Pretium Partners has agreed to buy some of Zillow’s homes as the listings portal exits the iBuyer business, The Wall Street Journal reports.

Zillow has been working to sell thousands of homes as it exits the house-flipping business, it and just made a big bulk deal to jump-start the process.

The Seattle-based listing giant struck an agreement to sell 2,000 of the homes from its failed iBuyer business to New York City investment firm Pretium Partners, according to a report Wednesday in The Wall Street Journal.

Pretium Partners intends to rent these homes out as part of its portfolio of 70,000 single-family properties, the newspaper reports, citing “people familiar with the matter.”

The Wall Street Journal reports that other large rental-home investors have expressed interest in Zillow’s inventory. At the end of September, the company had 9,790 homes in its inventory. It was also under contract to buy another 8,172 homes, bringing the total number it needed to sell to roughly 18,000.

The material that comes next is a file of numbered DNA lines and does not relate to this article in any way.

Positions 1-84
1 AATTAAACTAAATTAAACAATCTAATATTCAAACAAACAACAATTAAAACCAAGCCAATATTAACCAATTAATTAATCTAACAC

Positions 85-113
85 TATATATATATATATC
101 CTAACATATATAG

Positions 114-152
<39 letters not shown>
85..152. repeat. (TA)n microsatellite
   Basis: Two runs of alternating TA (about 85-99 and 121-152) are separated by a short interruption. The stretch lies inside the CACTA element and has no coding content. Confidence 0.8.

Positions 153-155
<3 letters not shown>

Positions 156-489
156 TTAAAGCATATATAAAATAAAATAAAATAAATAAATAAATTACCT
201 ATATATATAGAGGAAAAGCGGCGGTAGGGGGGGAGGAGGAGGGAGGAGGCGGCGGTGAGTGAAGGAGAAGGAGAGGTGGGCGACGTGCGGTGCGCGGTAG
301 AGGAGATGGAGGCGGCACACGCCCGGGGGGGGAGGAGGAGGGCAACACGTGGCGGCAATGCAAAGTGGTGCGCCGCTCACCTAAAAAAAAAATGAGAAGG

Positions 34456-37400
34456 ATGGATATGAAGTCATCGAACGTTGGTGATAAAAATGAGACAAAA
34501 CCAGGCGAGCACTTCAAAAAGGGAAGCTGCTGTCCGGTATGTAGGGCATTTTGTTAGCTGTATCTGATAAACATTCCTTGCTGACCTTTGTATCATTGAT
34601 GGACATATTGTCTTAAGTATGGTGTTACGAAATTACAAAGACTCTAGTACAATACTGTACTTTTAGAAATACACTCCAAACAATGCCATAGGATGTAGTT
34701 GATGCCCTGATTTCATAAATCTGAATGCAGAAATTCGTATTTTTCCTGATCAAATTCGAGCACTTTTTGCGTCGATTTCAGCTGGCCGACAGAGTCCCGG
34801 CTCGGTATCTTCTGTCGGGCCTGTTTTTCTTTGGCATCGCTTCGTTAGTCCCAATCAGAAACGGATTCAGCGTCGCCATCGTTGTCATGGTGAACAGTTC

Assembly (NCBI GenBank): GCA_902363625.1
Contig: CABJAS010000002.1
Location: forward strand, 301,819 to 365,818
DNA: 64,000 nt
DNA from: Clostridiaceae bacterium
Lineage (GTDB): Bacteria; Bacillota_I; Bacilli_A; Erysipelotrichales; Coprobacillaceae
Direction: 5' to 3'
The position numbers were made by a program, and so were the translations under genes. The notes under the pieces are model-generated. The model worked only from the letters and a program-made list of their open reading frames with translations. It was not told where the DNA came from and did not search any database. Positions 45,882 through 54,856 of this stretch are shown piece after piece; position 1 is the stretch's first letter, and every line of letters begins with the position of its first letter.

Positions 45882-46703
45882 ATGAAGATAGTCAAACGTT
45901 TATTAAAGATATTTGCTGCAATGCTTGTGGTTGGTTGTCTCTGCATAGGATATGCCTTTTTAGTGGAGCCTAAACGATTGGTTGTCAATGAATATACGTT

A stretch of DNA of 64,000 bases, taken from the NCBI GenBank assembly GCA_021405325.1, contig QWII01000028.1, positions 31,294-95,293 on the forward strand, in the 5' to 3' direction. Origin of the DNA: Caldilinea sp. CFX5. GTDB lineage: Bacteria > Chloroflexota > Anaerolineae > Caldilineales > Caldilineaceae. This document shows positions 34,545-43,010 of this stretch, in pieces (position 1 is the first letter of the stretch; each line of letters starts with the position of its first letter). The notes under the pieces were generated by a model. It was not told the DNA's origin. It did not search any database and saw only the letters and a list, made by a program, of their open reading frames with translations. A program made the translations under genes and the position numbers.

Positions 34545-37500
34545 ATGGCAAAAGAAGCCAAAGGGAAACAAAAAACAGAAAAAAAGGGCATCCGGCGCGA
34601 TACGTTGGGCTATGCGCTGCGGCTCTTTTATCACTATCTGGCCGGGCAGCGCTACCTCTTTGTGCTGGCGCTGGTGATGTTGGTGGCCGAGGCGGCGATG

The properties span 20 home markets throughout the U.S. Pretium’s business model focuses on renting out homes to families in cities with hot housing markets, where homeownership has grown just out of reach for many potential buyers.

“We continue to invest in communities and improve access to housing throughout the U.S.,” a Pretium spokesperson told the Journal.

The listing portal’s home-flipping business, Zillow Offers, was shuttered last week after the company made more purchases than intended and at high market prices. Homes were sitting on the market for longer and starting to sell for a loss more often.

The intent was to gain market share over the company’s iBuyer rivals, such as Opendoor, Offerpad and RedfinNow. But Zillow suffered heavy financial losses in the process, including $422 million between July and September from its Homes division alone.

The company expects further losses totaling roughly $250 million in the fourth quarter of the year, due to its commitment to purchase the remaining homes it has under contract.

As part of the wind-down, Zillow also announced plans last week to lay off 25 percent of its staff. A spokesperson for Zillow did not immediately reply to a request for comment from Inman.

Email Daniel Houston

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